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While the three-judge bench was not unanimous that the disputed structure was constructed after demolition of a temple, it did agree that a temple or a temple structure predated the mosque at the same site, The Ayodhya debate centres around the land known today as Ram Janmabhoomi, on which the Babri Mosque was built in 1528; in the Ramayana, Ayodhya is the birthplace of the god-king Rama, the son of Dasharatha, the ruler of Ayodhya, and his queen Kausalya.
He is worshiped by many Hindus as an Avatar, or incarnation, of Vishnu.
The first known report of a mosque appears in a book Sahifa-I-Chihil Nasaih Bahadur Shahi, said to have been written by a daughter of the emperor Bahadur Shah I (1643–1712) and granddaughter of emperor Aurangzeb, in the early 18th century.
It mentioned mosques having been constructed after demolishing the "temples of the idolatrous Hindus situated at Mathura, Banaras and Awadh etc." Hindus are said to have called these demolished temples in Awadh "Sita Rasoi" (Sita's kitchen) and "Hanuman's abode." While there was no mention of Babur in this account, the Ayodhya mosque had been juxtaposed with those built by Aurangzeb at Mathura and Banaras.
According to a local tradition recorded by Francis Buchanan and Alexander Cunningham, Ayodhya became desolate after Rama's ascent to heaven and "Vikramaditya" revived it.
(In Raghuvamsa, Rama's son Kusa revived it.) Prabhavatigupta, the daughter of Chandragupta II, was a Rama devotee.
The original book was written in Persian by Maulvi Abdul Karim, a spiritual descendant of Musa Ashiqan, and it was translated into Urdu by Abdul Ghaffar, his grandson, with additional commentary, the older editions of Abdul Ghaffar's book contain more detail, which seems to have been excised in the 1981 edition.
Lala Sita Ram of Ayodhya, who had access to the older edition in 1932, wrote, "The faqirs answered that they would bless him if he promised to build a mosque after demolishing the Janmasthan temple.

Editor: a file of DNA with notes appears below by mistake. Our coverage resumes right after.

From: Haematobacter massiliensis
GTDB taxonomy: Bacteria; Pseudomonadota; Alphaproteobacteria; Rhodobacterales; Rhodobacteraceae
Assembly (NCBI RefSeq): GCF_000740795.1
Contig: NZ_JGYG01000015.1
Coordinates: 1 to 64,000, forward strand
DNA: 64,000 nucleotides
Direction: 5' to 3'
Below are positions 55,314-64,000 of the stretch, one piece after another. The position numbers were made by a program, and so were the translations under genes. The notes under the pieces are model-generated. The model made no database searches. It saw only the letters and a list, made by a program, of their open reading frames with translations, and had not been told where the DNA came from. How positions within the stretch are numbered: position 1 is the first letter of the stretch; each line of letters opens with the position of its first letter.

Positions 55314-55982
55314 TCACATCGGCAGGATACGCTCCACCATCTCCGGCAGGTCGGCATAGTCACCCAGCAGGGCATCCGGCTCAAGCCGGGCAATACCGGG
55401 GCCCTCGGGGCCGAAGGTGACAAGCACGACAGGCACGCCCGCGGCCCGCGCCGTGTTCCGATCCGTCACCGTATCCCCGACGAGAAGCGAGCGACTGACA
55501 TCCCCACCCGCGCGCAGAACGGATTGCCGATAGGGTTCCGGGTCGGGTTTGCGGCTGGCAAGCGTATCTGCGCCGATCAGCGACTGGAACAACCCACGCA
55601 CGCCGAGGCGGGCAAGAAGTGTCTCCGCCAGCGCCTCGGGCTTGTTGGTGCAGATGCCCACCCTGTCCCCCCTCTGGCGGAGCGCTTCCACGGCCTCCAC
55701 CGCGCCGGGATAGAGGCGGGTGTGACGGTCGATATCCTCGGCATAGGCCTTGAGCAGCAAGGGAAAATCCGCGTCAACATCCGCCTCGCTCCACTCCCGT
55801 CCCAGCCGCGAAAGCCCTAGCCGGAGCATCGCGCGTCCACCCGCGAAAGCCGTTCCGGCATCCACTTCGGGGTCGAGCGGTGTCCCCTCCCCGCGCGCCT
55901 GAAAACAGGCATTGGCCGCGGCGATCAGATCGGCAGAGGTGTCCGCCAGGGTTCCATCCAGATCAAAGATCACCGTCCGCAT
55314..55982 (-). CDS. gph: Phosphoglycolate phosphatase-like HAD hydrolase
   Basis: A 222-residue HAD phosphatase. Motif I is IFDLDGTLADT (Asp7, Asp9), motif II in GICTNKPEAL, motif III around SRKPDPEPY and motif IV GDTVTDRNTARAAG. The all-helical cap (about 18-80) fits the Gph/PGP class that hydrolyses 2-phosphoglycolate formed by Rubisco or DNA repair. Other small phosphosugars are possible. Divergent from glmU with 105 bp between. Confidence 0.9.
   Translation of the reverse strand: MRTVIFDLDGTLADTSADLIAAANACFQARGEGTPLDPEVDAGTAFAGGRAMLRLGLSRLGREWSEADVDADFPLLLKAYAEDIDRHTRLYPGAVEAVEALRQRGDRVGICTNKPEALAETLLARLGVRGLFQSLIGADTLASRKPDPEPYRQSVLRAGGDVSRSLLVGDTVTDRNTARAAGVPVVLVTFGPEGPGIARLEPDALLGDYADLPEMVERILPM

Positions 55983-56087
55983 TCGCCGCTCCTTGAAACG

Twelve of these pillars now support the interior arcades of the mosque." Tieffenthaler also wrote that Hindus worshipped a square box raised 5 inches above the ground, which was said to be called the "Bedi, i.e., the cradle." "The reason for this is that once upon a time, here was a house where Beschan [Vishnu] was born in the form of Ram." He recorded that Rama's birthday was celebrated every year, with a big gathering of people, which was "so famous in the entire India." The first recorded instances of religious violence in Ayodhya occurred in the 1850s over a nearby mosque at Hanuman Garhi, the Babri mosque was attacked by Hindus in the process.During the Gupta times, either Kumaragupta or Skandagupta made it their capital, after which it came to be called Ayodhya.Kalidasa wrote Raghuvamsa here, and referred to Gopratara tirtha (Guptar Ghat), where Rama was believed to have entered the waters of Saryu in his ascent to heaven.According to the Garuda Purana, a Hindu religious text, Ayodhya is one of seven sacred sites where Moksha, or a final release from the cycle of death and rebirth, may be obtained.Both the Hindus and Muslims are said to have worshipped at the "mosque-temple," Muslims inside the mosque and Hindus outside the mosque but inside the compound, after the British took over the State, they put up a railing between the two areas to prevent disputes. C.) the present day Ayodhya was called Saketa and it was one of the 6 largest cities of North India.